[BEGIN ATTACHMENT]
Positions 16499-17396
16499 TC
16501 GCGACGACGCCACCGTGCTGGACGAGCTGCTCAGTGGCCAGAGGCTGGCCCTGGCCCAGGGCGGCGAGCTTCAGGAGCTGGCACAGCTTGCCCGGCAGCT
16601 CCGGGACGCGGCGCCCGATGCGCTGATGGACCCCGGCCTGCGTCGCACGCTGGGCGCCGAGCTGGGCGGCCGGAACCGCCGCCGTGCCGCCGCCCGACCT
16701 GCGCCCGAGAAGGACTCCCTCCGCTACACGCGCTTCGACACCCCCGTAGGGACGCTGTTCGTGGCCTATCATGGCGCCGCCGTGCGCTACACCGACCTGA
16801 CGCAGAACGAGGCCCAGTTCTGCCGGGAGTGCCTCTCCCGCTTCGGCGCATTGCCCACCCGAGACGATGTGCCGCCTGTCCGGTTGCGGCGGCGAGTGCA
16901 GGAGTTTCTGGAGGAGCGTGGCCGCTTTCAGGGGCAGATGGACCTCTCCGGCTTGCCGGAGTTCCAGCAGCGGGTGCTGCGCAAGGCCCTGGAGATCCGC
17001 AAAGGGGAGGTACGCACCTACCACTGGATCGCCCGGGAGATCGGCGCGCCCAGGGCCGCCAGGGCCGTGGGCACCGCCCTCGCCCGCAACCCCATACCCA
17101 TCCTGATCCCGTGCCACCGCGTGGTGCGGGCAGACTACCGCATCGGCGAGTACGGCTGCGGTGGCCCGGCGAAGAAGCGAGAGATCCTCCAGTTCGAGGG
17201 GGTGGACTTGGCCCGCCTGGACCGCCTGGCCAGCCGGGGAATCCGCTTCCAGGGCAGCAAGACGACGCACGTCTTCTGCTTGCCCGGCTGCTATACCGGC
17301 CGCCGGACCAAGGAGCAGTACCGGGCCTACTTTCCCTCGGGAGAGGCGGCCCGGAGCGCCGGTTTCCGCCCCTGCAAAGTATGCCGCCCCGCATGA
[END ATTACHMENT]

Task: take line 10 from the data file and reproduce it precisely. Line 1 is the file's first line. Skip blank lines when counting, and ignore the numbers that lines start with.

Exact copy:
17201 GGTGGACTTGGCCCGCCTGGACCGCCTGGCCAGCCGGGGAATCCGCTTCCAGGGCAGCAAGACGACGCACGTCTTCTGCTTGCCCGGCTGCTATACCGGC